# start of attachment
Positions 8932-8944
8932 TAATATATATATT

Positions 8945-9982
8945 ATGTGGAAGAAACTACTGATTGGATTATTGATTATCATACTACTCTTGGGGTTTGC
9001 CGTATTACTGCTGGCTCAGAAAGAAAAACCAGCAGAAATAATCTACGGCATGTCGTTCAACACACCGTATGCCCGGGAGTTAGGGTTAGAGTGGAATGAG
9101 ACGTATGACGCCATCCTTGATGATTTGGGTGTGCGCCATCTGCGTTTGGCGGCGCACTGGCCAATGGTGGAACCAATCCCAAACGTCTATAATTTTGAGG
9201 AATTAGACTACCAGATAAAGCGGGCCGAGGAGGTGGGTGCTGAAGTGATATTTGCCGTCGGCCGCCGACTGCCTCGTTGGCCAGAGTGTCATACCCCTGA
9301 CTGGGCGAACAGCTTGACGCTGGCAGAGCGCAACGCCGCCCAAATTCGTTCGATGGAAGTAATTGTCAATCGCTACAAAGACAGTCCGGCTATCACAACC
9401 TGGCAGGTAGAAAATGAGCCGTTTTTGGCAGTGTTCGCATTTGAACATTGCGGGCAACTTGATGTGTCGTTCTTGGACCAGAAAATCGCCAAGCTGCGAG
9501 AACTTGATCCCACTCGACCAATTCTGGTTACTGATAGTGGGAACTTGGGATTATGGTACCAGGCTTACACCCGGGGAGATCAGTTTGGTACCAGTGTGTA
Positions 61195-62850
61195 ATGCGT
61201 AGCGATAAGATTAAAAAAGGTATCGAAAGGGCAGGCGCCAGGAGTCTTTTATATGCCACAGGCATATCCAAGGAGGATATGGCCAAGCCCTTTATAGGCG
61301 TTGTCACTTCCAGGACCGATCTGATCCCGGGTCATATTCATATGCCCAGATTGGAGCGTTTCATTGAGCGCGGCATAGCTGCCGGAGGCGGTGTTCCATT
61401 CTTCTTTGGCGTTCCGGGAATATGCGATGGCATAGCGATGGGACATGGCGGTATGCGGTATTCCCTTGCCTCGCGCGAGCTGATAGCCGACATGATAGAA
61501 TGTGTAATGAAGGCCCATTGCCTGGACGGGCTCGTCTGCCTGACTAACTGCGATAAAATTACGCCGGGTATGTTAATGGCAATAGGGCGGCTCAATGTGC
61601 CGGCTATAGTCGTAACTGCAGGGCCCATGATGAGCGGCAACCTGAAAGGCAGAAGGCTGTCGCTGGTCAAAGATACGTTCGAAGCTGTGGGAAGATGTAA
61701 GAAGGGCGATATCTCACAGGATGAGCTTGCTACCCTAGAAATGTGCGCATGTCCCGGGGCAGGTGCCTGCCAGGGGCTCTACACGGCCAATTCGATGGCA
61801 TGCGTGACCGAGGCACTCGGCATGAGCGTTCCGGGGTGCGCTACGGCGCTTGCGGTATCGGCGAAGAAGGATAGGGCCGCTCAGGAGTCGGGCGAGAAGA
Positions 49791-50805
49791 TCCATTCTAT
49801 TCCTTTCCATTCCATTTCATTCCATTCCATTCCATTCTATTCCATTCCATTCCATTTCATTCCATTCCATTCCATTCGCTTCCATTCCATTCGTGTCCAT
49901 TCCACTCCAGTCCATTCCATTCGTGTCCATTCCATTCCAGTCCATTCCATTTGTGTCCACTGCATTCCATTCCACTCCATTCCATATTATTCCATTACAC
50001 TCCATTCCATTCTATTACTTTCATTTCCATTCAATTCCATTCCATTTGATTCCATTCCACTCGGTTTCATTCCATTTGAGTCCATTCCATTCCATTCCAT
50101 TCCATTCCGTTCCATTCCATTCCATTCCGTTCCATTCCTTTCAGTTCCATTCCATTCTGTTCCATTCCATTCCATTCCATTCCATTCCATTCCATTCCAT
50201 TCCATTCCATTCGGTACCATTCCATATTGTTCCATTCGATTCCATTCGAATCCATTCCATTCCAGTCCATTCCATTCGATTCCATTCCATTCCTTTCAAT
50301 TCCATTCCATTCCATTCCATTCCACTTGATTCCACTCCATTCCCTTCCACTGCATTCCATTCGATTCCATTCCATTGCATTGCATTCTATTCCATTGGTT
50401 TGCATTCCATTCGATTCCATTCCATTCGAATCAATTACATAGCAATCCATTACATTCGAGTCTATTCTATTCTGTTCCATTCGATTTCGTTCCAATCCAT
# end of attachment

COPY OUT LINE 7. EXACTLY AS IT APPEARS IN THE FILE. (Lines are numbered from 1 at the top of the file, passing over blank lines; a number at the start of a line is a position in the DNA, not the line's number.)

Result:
9201 AATTAGACTACCAGATAAAGCGGGCCGAGGAGGTGGGTGCTGAAGTGATATTTGCCGTCGGCCGCCGACTGCCTCGTTGGCCAGAGTGTCATACCCCTGA